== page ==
CS Fred Matiang’i goes into details on why he is suspending Kenyan betting firms

Interior Cabinet Secretary Dr. Fred Matiang’i has suspended operating licenses for all the over 20 registered betting companies in the country effective July 1 over alleged non-compliance to tax regulations.

Speaking on Monday after a meeting with the Betting Control and Licensing Board (BCLB) Matiang’i revealed that the betting industry in Kenya generated at least Ksh.202 billion in revenue last year alone but only remitted Ksh.4 billion in taxes.

The Interior CS said renewal of the licenses would be subject to proof of tax compliance.

“Effective July 1, 2019, all betting licenses in the country stand suspended unless the holders have paid all their taxes,” said Matiang’i.

Tokeo la picha la betting in kenya

According to the CS, statistics show that Kenya is leading in the continent as far as betting goes with about 76% of the youth actively involved in one form of gambling or another.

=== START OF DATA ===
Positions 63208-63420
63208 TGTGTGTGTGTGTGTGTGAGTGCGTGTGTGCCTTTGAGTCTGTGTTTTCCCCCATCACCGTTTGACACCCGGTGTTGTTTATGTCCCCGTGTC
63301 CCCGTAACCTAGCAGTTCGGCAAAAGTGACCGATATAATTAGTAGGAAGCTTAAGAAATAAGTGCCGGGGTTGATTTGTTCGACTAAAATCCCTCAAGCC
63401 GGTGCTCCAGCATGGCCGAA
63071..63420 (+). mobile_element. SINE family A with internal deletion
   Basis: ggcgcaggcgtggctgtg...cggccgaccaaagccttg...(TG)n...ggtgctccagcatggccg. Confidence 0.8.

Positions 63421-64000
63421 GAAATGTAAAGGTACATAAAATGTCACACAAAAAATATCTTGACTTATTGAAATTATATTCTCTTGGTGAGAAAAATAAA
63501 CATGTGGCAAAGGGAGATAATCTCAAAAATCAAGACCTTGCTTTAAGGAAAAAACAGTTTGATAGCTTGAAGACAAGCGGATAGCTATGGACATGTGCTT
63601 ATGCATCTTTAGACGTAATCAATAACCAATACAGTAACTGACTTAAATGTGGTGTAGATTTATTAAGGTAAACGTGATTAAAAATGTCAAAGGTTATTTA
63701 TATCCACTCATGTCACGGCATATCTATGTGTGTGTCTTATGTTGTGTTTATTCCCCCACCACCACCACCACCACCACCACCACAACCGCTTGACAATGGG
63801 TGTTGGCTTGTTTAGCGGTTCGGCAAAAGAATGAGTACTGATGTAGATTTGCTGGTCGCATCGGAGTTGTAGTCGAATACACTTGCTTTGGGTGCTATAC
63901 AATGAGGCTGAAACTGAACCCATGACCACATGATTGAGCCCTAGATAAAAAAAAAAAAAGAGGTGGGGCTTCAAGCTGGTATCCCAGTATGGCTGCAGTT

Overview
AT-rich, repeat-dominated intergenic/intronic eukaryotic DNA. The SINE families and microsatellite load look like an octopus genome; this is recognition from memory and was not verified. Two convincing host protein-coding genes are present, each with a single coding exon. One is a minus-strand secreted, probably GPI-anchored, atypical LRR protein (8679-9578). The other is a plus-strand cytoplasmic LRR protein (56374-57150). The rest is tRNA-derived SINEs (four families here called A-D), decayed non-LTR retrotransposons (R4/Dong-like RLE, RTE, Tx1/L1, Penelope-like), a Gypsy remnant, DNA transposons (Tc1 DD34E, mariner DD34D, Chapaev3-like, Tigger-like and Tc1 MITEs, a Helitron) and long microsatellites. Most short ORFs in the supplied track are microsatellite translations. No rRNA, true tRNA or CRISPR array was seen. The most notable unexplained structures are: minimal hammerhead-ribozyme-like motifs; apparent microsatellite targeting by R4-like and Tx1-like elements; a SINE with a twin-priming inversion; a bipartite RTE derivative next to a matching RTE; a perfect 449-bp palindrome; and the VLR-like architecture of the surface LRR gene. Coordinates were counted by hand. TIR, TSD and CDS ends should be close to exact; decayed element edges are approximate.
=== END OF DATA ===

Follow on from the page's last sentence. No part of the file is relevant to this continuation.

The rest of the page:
He further revealed that 54% of those who are actively involved in betting are all from the low-income earning bracket.

“Right now, we have about 500,000 of our young people who have been blacklisted by some of the lending agencies because they borrowed and cannot pay,” he stated.

The Interior boss also instructed BCLB to convene a meeting with the Communications Authority of Kenya (CAK) and review betting advertisements, further proposing that media houses should also be held to account for the gambling commercials they run/air.

Tokeo la picha la betting in kenya

He further directed the board to provide him with a comprehensive status report on the betting situation in the country, complete with a notation profiling the agencies involved, within 30 days.

“I have instructed Immigration PS and Director General to be involved to ensure that anyone who is involved in this exercise, especially those who are not citizens of our country, are properly documented and they have the right papers to be in our country,” he stated.

“Where they are not, the law should take its course immediately and we should call them to account. We cannot run a sector where we are supporting indirectly money laundering in some kind of disguised way where it looks like they’re doing the right thing.”

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